Investigators from Osaka University were part of a team that has now succeeded in synthesizing Λ(1405) for the first time by combining a K- meson and a proton and determining its complex mass (mass and width). The K meson is a negatively charged particle containing a strange and an up antiquark. The much more familiar proton that makes up the matter that we are used to has two up quarks and a down quark. The researchers showed that Λ(1405) is best thought of as a temporary bound state of the K- meson and the proton, as opposed to a three-quark .

In their study published recently in Physics Letters B, the group describes the experiment they carried out at the J-PARC accelerator. K mesons were shot at a deuterium target, each of which had one proton and one neutron. In a successful reaction, a K meson kicked out the neutron, and then merged with the proton to produce the desired Λ(1405).

Jan 26, 2023

Scientists observe ‘quasiparticles’ in classical systems for the first time

Posted by in categories: particle physics, quantum physics

Starting with the emergence of quantum mechanics, the world of physics has been divided between classical and quantum physics. Classical physics deals with the motions of objects we typically see every day in the macroscopic world, while quantum physics explains the exotic behaviors of elementary particles in the microscopic world.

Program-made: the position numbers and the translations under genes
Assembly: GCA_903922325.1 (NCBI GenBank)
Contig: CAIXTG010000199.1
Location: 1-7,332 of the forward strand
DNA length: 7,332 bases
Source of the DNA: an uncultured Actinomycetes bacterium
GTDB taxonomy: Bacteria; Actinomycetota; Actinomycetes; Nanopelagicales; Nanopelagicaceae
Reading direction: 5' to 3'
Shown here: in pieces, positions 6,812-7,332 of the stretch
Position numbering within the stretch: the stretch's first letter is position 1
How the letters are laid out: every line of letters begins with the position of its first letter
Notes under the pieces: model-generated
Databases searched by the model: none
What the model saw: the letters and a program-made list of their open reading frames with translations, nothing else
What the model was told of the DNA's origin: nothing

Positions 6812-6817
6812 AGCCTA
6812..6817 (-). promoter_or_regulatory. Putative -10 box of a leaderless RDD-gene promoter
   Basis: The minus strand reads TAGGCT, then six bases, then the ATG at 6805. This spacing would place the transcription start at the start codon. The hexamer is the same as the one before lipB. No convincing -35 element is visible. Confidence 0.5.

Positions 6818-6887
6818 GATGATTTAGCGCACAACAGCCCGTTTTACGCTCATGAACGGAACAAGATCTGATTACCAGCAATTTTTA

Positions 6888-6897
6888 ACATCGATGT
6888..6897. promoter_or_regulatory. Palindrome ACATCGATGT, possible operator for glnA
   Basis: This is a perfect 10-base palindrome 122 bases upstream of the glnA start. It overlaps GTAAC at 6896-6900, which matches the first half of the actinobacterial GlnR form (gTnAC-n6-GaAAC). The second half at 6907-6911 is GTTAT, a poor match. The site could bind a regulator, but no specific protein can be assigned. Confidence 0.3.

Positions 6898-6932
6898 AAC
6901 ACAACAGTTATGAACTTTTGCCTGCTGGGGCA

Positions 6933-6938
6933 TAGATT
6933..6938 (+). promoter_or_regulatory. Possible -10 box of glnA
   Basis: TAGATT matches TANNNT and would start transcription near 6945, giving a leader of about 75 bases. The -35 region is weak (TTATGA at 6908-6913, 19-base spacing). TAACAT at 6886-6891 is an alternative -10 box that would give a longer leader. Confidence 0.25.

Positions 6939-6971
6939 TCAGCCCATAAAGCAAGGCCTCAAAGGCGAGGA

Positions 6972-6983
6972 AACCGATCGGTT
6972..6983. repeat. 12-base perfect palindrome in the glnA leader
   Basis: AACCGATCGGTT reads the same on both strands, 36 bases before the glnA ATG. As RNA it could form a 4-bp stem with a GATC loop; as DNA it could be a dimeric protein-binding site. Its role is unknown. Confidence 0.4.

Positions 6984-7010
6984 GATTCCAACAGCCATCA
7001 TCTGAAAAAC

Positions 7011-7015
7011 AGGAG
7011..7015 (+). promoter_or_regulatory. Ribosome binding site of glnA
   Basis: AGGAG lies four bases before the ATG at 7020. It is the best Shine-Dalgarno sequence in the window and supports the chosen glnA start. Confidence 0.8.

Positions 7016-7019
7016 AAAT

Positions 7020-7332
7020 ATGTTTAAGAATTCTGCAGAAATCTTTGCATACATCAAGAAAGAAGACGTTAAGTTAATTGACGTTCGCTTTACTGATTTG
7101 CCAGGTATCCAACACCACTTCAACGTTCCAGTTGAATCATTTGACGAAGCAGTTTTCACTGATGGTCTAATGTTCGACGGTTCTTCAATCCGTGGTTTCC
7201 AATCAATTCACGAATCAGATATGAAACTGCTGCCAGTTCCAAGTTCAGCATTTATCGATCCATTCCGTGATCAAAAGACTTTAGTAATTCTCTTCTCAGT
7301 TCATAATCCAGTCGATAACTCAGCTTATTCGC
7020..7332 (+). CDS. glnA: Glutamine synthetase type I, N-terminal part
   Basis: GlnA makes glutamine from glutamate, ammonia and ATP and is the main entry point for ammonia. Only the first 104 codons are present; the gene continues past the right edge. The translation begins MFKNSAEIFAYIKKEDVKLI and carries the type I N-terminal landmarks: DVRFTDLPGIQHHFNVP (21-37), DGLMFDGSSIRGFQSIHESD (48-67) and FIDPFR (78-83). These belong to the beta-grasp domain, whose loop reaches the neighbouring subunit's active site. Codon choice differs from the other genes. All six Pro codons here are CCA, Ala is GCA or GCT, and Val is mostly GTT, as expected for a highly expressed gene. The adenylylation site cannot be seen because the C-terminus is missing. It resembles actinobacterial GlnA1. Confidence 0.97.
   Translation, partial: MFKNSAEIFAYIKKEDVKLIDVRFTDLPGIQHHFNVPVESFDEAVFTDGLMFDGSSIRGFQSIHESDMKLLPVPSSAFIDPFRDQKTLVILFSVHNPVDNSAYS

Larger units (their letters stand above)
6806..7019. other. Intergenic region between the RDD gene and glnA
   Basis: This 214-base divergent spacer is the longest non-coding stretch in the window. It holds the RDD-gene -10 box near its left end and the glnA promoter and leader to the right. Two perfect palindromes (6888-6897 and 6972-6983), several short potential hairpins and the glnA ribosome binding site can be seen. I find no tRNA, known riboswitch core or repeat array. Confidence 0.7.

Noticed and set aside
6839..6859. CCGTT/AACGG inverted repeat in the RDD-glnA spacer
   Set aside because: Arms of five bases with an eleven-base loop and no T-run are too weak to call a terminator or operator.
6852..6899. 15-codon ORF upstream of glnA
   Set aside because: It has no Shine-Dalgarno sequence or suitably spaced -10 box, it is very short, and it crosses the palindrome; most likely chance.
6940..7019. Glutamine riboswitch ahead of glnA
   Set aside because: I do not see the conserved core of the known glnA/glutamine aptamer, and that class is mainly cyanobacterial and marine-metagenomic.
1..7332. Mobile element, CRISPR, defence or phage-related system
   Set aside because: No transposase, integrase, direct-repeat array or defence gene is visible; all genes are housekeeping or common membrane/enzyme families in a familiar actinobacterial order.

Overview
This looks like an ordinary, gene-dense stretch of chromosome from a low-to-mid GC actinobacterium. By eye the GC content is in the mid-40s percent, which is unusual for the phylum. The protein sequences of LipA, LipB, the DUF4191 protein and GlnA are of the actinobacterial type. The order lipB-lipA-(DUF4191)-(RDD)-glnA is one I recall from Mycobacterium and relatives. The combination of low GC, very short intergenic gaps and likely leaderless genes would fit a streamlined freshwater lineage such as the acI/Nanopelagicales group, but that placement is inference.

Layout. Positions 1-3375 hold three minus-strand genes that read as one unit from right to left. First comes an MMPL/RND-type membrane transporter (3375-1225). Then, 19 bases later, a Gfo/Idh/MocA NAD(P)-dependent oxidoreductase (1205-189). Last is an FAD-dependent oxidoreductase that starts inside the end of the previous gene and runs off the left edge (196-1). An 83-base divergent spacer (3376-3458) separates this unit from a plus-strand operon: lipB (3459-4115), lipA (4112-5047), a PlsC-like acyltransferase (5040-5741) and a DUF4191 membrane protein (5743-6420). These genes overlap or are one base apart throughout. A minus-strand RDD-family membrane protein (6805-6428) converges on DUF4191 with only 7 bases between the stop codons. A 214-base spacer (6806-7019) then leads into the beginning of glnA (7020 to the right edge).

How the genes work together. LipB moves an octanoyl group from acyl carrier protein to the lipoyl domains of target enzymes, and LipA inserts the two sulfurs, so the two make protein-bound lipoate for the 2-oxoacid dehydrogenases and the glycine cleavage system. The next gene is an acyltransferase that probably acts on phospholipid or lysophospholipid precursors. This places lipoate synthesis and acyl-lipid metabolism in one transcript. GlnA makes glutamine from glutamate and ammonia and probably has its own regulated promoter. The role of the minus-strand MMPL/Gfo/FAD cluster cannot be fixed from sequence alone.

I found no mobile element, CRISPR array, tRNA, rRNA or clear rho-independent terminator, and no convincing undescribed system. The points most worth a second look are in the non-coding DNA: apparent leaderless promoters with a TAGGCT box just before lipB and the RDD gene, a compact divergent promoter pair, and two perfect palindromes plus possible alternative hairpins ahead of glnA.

Many solids or liquids are composed of particles interacting with one another at close distances, which sometimes results in the rise of “quasiparticles.” Quasiparticles are long-lived excitations that behave effectively as weakly interacting particles. The idea of quasiparticles was introduced by the Soviet physicist Lev Landau in 1941, and ever since has been highly fruitful in quantum matter research. Some examples of quasiparticles include Bogoliubov quasiparticles (i.e. “broken Cooper pairs”) in superconductivity, excitons in semiconductors, and phonons.

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Jan 26, 2023

Achieving nanoscale precision using neuromorphic localization microscopy

Posted by in categories: nanotechnology, particle physics

A neuromorphic camera can localize single fluorescent particles to below 20 nm resolution and evaluate the diffusion trajectory with millisecond temporal precision.

Jan 26, 2023

A new approach to solving the mystery of dark energy

Posted by in categories: cosmology, particle physics, quantum physics

What is behind dark energy—and what connects it to the cosmological constant introduced by Albert Einstein? Two physicists from the University of Luxembourg point the way to answering these open questions of physics.

The universe has a number of bizarre properties that are difficult to understand with everyday experience. For example, the matter we know, consisting of atoms and molecules and other particles, apparently makes up only a small part of the energy density of the universe. The largest contribution, more than two-thirds, comes from “”—a hypothetical form of energy whose background physicists are still puzzling over.

Moreover, the universe is not only expanding steadily, but also doing so at an ever-faster pace. Both characteristics seem to be connected, because dark energy is also considered a driver of accelerated expansion. Moreover, it could reunite two powerful physical schools of thought: and the developed by Albert Einstein. But there is a catch: calculations and observations have so far been far from matching. Now two researchers from Luxembourg have shown a way to solve this 100-year-old riddle in a paper published by Physical Review Letters.